Here are the three legendary cars you need to buy to unlock the Trophy, and how you can find them.
“Acquire three legendary race cars that were once destined to win 24-hour races”.
On the face of it, this seems like a simple enough ‘collect three cars and get a Trophy’ assignment. However, the cars in question must first be identified and then purchased.
Again, that doesn’t sound like such a big deal until you realise the cars in question must come from the Legend Cars pavilion and can cost upwards of 12,000,000 credits. Ouch.
The three cars
The three cars you need to purchase to obtain the Trophy are as follows:
- Ford Mark IV Race Car ’67 – 4,600,000 credits – Available on 8th-11th March 2022
- Jaguar XJ13 ‘66 – 12,000,000 credits – Available between 13th-15th March 2022
- Ferrari 330 P4 ‘67 – 9,000,000 credits – Available from 19th April 2022
We’ve also put here the prices when they first appeared in the Legends Cars dealership and the dates they appeared.
Interestingly, this is exactly the same as Gran Turismo 5’s Dream Race Trophy from 2010.
Total funds required: 25,600,000 credits
What makes this Trophy so difficult?
The challenge here isn’t really acquiring the 25.6million credits needed to buy the three cars – although that is a big task in itself – but working with the Legends Cars dealership.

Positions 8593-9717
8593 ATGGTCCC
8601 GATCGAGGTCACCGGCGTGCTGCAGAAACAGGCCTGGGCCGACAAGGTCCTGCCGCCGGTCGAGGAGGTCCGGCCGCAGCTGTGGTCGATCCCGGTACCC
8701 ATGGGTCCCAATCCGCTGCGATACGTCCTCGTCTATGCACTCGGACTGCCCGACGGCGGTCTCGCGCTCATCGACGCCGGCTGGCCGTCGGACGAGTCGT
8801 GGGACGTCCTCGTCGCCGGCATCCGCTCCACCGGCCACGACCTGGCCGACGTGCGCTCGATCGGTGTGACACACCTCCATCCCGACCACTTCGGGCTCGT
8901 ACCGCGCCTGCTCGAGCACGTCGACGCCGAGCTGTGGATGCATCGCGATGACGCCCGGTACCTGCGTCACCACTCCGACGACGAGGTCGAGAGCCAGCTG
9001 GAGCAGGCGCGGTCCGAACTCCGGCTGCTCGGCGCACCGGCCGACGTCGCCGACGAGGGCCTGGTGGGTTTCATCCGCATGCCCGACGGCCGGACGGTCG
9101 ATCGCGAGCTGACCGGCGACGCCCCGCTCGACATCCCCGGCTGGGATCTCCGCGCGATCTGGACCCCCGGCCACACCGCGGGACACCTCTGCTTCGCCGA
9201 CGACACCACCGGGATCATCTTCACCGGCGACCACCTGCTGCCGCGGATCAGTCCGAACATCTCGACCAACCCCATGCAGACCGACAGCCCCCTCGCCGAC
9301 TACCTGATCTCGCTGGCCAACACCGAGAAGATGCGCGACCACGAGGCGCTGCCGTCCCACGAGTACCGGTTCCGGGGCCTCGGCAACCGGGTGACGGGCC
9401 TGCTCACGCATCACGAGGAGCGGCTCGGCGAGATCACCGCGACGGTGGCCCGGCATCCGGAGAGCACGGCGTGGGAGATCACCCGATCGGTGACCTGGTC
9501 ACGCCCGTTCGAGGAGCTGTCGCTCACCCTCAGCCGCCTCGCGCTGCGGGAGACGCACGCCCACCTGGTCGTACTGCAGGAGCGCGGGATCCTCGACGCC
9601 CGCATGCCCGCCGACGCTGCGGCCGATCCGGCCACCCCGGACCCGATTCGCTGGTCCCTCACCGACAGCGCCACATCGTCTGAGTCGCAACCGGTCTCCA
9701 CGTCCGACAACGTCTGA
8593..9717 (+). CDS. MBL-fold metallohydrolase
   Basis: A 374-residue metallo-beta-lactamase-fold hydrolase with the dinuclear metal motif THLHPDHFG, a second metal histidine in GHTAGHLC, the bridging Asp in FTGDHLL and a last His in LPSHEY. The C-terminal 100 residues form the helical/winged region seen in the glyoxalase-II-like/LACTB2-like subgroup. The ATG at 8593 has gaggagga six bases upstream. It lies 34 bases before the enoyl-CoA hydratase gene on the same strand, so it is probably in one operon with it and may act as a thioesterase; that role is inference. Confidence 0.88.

The vehicles are not available there all of the time. The pavilion includes only 10 cars at once, and the stock slowly rotates, with a slight change each day. After a few days, each car sells out too.
So, you must first save up and then check the game each day to see if the stocklist has been updated with one of the specific vehicles.
That means the first day public players of Gran Turismo 7 were able to pick up this Trophy was today (19th April 2022), provided of course they had the foresight to purchase the Ford and the Jaguar on the run-up.
We’ve previously written about how to obtain credits quickly in Gran Turismo 7 and created a video. But, since then, things have changed dramatically.
A March 2022 update provided players with 1million free credits, winner. Then the 1.11 update implemented bonus pay-outs for achieving all-bronze and all-gold for Circuit Experience challenges. There have also been more World Circuits events added, plus a suite of new one-hour races in the Missions area, all of which pay handsomely.
Our advice is simple – play and enjoy the game, rack up the credits and save them until one of these three cars appears.
Why these three cars?
Why these three cars and why is there such an emphasis on them in Gran Turismo games?
Well, one factor is that the series focuses primarily on cars that are steeped in history and fundamental in forming the roots of car culture.
Sure, it has newer models within it, but you can take your chintzy Koenigseggs and leave them at the door.
Another is that these three cars have fascinating backgrounds.
Jaguar XJ13 ‘66 – 704.53 PP – 12,000,000 Credits
The Jaguar XJ13 was a vehicle designed to race at the 24 Hours of Le Mans in the Prototype class. However, it didn’t make it to the legendary French enduro thanks to some bad timing. Firstly, Jaguar was in the process of merging with British Motor Corporation, (BMC) and due to this distraction testing didn’t get underway until early 1967.